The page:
A Causal Model of Health-Related Quality of Life in Thai Patients With Heart-Failure

Authors

  • Phuangphaka Krethong,

    1. Phuangphaka Krethong, BN, MSc, Doctoral Candidate and Faculty of Nursing; Veena Jirapaet, RN, DNSc, Professor, Faculty of Nursing; Chanokporn Jitpanya, RN, PhD, Assistant Professor, Faculty of Nursing, all at Chulalongkorn University, Bangkok, Thailand; Rebecca Sloan, RNC, PhD, Alpha, Associate Professor of Nursing, Indiana University, School of Nursing, Indianapolis, IN, USA. The authors are indebted to all the experts who gave their helpful suggestions, including Professor Susan J. Pressler, Associate Professor of Nursing, University of Michigan, for her clinical research expertise; Dr. Daniel J. Pesut, Associate Dean for Graduate Programs, who was always supportive and provided kind, encouragement and advice; Dr. Marion Broom, Dean, Indiana University School of Nursing, for her comments on earlier versions of this work; the University of Minnesota for permission to use the MLHFQ questionnaire; and the American Medical Association for permission to use Wilson and Cleary's Health-Related Quality of Life Conceptual Model. Special thanks to the faculty of Graduate Studies Chulalongkorn University and the Thailand Nursing Council for research grant support. Correspondence to Ms. Krethong, 245/1 Mo. 2 Budabucha 39, Bangmod, Thongkru, Bangkok Thailand, 10140. E-mail: phaka47@yahoo.com
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  • Veena Jirapaet,

    1. Phuangphaka Krethong, BN, MSc, Doctoral Candidate and Faculty of Nursing; Veena Jirapaet, RN, DNSc, Professor, Faculty of Nursing; Chanokporn Jitpanya, RN, PhD, Assistant Professor, Faculty of Nursing, all at Chulalongkorn University, Bangkok, Thailand; Rebecca Sloan, RNC, PhD, Alpha, Associate Professor of Nursing, Indiana University, School of Nursing, Indianapolis, IN, USA. The authors are indebted to all the experts who gave their helpful suggestions, including Professor Susan J. Pressler, Associate Professor of Nursing, University of Michigan, for her clinical research expertise; Dr. Daniel J. Pesut, Associate Dean for Graduate Programs, who was always supportive and provided kind, encouragement and advice; Dr. Marion Broom, Dean, Indiana University School of Nursing, for her comments on earlier versions of this work; the University of Minnesota for permission to use the MLHFQ questionnaire; and the American Medical Association for permission to use Wilson and Cleary's Health-Related Quality of Life Conceptual Model. Special thanks to the faculty of Graduate Studies Chulalongkorn University and the Thailand Nursing Council for research grant support. Correspondence to Ms. Krethong, 245/1 Mo. 2 Budabucha 39, Bangmod, Thongkru, Bangkok Thailand, 10140. E-mail: phaka47@yahoo.com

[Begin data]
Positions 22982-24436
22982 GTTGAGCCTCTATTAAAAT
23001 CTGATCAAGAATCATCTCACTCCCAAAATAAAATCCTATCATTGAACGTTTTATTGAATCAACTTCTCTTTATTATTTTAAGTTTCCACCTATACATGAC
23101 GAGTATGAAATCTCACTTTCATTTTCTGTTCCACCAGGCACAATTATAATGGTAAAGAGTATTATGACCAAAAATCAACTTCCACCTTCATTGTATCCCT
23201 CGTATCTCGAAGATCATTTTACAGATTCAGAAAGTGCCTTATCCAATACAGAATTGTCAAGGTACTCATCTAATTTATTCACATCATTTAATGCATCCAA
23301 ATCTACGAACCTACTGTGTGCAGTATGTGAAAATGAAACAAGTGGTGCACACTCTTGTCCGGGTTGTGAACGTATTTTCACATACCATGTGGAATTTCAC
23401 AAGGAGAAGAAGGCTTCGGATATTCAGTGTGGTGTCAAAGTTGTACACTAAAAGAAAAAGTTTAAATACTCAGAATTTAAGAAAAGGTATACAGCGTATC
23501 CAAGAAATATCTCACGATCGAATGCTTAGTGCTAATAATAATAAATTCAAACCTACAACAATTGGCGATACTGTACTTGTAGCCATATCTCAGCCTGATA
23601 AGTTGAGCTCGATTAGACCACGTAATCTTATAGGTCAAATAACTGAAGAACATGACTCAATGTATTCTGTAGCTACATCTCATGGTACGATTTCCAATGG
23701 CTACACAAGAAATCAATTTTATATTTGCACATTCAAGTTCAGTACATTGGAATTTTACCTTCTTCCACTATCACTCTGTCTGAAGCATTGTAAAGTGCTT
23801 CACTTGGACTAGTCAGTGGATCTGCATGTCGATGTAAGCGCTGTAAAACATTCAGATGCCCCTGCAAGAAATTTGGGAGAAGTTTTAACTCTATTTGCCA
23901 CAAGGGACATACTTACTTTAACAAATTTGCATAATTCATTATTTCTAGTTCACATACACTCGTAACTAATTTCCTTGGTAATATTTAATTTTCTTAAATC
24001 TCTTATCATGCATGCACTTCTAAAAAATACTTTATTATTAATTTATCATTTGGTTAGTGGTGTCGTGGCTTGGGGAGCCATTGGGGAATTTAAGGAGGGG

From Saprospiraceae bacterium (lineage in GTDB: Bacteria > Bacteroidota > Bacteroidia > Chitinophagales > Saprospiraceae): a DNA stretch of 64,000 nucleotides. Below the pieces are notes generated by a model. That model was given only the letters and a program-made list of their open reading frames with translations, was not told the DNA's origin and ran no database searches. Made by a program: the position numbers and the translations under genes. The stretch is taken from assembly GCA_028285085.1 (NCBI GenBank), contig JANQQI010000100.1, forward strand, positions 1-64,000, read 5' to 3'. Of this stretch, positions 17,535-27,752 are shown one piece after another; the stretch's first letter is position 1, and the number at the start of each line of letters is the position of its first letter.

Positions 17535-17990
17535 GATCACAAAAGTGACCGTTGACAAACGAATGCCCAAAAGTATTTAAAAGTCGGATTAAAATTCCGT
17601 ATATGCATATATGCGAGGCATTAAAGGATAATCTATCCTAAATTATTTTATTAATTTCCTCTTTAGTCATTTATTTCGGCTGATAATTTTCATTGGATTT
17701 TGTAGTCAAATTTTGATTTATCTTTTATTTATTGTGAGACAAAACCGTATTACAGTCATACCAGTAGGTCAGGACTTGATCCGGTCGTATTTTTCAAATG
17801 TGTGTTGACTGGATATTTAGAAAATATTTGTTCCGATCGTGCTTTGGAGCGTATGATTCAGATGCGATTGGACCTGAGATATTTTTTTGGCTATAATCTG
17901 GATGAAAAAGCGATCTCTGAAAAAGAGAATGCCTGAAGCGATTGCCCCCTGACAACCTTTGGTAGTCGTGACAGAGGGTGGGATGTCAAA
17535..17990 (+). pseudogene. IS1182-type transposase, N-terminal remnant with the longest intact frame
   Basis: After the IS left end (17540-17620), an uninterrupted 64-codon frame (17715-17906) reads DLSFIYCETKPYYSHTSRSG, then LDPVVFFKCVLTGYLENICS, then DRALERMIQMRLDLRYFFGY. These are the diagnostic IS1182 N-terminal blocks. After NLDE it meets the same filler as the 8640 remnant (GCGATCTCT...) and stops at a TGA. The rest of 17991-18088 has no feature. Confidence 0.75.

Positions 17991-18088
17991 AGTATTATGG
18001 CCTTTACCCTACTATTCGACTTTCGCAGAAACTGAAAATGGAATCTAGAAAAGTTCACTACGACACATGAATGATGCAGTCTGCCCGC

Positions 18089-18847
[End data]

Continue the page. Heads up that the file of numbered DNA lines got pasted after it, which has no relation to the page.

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  • Chanokporn Jitpanya,

    1. Phuangphaka Krethong, BN, MSc, Doctoral Candidate and Faculty of Nursing; Veena Jirapaet, RN, DNSc, Professor, Faculty of Nursing; Chanokporn Jitpanya, RN, PhD, Assistant Professor, Faculty of Nursing, all at Chulalongkorn University, Bangkok, Thailand; Rebecca Sloan, RNC, PhD, Alpha, Associate Professor of Nursing, Indiana University, School of Nursing, Indianapolis, IN, USA. The authors are indebted to all the experts who gave their helpful suggestions, including Professor Susan J. Pressler, Associate Professor of Nursing, University of Michigan, for her clinical research expertise; Dr. Daniel J. Pesut, Associate Dean for Graduate Programs, who was always supportive and provided kind, encouragement and advice; Dr. Marion Broom, Dean, Indiana University School of Nursing, for her comments on earlier versions of this work; the University of Minnesota for permission to use the MLHFQ questionnaire; and the American Medical Association for permission to use Wilson and Cleary's Health-Related Quality of Life Conceptual Model. Special thanks to the faculty of Graduate Studies Chulalongkorn University and the Thailand Nursing Council for research grant support. Correspondence to Ms. Krethong, 245/1 Mo. 2 Budabucha 39, Bangmod, Thongkru, Bangkok Thailand, 10140. E-mail: phaka47@yahoo.com